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Will Your Community Lose Its Hospital?


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Will Your Community Lose Its Hospital?

By Anna Kirsch and Jim Anderson, AlterNet. Posted October 17, 2007.

Why community hospitals are closing all across the United States and yours could be next.

All across the country, a new epidemic is threatening people's health -- the culprit is the closure of community hospitals and those most at risk are low-income and people of color.

"This is the hospital that I take my 94-year-old mother to. This is the hospital that I was born in ... this is the hospital that I take my nieces and nephews to, the hospital where most everyone in my community goes and where all my loved ones and family members have been and still get treated," said Jim Anderson, describing the Erie County Medical Center in Buffalo, N.Y., just one of many community hospitals across the nation that are slated to be shut down within the next year.

"This hospital is located in the heart of the black community here, and it serves any and everybody ... it has its problems, but the answer is not to shut it down," said Anderson, a New York correspondent for Poor Magazine and the PoorNewsNetwork (PNN), a grassroots media organization based in San Francisco dedicated to reframing the news and views around issues of racism and poverty.

I first heard Anderson speak in one of Poor Magazine's community newsroom meetings at the United States Social Forum in Atlanta this June, where he talked about the struggle he has faced in getting any sort of healthcare as a poor African-descendent man in this country.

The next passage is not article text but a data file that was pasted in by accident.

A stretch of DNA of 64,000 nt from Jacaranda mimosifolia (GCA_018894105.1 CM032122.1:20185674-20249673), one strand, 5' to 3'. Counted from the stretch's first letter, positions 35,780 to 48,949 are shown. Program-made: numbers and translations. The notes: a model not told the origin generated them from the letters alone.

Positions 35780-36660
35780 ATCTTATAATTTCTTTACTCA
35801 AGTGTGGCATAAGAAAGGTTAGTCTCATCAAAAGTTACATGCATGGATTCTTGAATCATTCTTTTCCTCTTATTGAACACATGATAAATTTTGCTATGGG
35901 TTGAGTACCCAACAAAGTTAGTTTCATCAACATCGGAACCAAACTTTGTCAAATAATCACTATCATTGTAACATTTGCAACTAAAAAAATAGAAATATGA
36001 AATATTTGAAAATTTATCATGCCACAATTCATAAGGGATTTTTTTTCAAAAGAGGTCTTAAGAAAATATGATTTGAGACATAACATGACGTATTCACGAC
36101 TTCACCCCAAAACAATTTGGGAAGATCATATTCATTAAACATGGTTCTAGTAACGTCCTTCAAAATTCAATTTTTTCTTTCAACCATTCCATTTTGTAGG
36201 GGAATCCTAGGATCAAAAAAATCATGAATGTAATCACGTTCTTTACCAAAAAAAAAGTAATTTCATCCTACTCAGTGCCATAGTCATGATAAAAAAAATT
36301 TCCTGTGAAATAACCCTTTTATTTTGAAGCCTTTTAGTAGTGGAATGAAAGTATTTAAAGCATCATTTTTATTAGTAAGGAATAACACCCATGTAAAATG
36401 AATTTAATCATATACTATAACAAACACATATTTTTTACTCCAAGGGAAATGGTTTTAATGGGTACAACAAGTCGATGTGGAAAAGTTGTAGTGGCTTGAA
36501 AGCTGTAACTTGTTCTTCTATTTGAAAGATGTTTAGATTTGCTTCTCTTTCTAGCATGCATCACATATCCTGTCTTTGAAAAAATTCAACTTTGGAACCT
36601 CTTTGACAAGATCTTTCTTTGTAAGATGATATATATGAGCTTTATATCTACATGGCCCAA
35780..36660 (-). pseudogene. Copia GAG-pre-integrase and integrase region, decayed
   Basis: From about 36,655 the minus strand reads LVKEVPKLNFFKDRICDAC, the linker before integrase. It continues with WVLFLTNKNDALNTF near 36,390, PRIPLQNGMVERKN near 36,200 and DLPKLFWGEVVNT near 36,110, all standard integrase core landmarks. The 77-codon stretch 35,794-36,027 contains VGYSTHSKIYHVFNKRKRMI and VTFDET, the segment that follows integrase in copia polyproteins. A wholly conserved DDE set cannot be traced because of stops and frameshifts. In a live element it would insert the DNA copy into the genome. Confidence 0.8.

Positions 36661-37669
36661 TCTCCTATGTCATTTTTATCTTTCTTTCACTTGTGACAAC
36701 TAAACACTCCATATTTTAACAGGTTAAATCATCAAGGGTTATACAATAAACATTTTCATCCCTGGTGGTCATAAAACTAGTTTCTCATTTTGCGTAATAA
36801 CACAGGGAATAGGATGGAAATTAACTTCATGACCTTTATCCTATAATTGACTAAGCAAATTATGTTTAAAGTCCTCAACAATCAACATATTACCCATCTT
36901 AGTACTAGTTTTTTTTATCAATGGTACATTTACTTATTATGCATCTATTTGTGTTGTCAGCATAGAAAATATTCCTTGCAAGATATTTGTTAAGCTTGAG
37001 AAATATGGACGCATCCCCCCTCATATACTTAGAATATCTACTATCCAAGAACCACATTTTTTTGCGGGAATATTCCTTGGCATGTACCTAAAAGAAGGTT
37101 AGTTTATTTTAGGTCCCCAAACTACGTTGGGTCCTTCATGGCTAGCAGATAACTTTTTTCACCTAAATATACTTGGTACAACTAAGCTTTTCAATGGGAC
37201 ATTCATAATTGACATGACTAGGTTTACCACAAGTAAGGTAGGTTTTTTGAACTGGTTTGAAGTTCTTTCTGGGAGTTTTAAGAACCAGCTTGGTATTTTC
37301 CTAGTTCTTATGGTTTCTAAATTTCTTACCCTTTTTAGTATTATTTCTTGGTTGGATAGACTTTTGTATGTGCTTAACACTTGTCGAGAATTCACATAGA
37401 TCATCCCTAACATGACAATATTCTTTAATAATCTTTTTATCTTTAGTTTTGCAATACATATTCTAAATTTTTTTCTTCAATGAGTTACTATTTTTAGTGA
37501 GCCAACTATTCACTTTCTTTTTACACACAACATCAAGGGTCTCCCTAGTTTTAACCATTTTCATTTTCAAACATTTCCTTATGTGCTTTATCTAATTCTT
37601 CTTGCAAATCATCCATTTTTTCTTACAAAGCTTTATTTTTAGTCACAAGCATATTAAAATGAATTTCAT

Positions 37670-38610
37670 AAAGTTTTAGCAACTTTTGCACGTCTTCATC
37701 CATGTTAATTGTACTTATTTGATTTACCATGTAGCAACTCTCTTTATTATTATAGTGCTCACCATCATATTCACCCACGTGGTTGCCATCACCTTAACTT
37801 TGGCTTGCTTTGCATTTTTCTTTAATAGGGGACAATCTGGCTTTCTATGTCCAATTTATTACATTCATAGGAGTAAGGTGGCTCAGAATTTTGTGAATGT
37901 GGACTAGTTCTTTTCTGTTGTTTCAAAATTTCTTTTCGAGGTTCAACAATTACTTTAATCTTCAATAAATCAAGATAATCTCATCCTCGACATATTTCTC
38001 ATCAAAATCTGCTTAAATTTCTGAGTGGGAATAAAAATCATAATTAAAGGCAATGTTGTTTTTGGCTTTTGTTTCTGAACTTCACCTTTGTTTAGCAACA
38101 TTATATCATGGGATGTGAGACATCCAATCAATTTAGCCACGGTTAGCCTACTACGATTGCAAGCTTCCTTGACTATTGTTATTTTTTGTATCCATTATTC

As he spoke to crowd of folks struggling with poverty, racism and disability about the hospital closure crisis facing poor communities of color across the entire state of New York, one hand after another shot up in the air.

"The same thing is happening in ... New Orleans ... Nashville ... Philadelphia ... Los Angeles ... right here in Atlanta with Grady Memorial Hospital," folks from all over chimed in to share stories about their struggle to keep their community hospitals open.

Grady Memorial Hospital, which is the largest publicly funded hospital in the state of Georgia, was located just a few miles away from our meeting that day in Atlanta and is often referred to as the "only hospital that treats poor people."

Rev. Calvin E. Peterson, a formerly houseless, disabled man who was born at Grady Hospital in 1948 and also worked with the hospital on their accessibility plan, said that the entire poor, black community would be in an uproar if the state closed it down.

The hospital is facing mounting financial problems and could be closed by the end of the year if an agreement is not reached. This could leave thousands, such as Peterson, suffering and without a place to receive care.

Although Grady has been criticized by many for its inadequate services, if the state hospital could receive the much-needed funding -- that is currently being denied -- it could hire the necessary staff and make improvements.

Article Continues........


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Interesting. How are these hospitals funded, and why are they closing down ?

Meow Purr.

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Illegal immigration is forcing many American hospitals to close. May not be the only reason but I hear it is the main reason for many of them.

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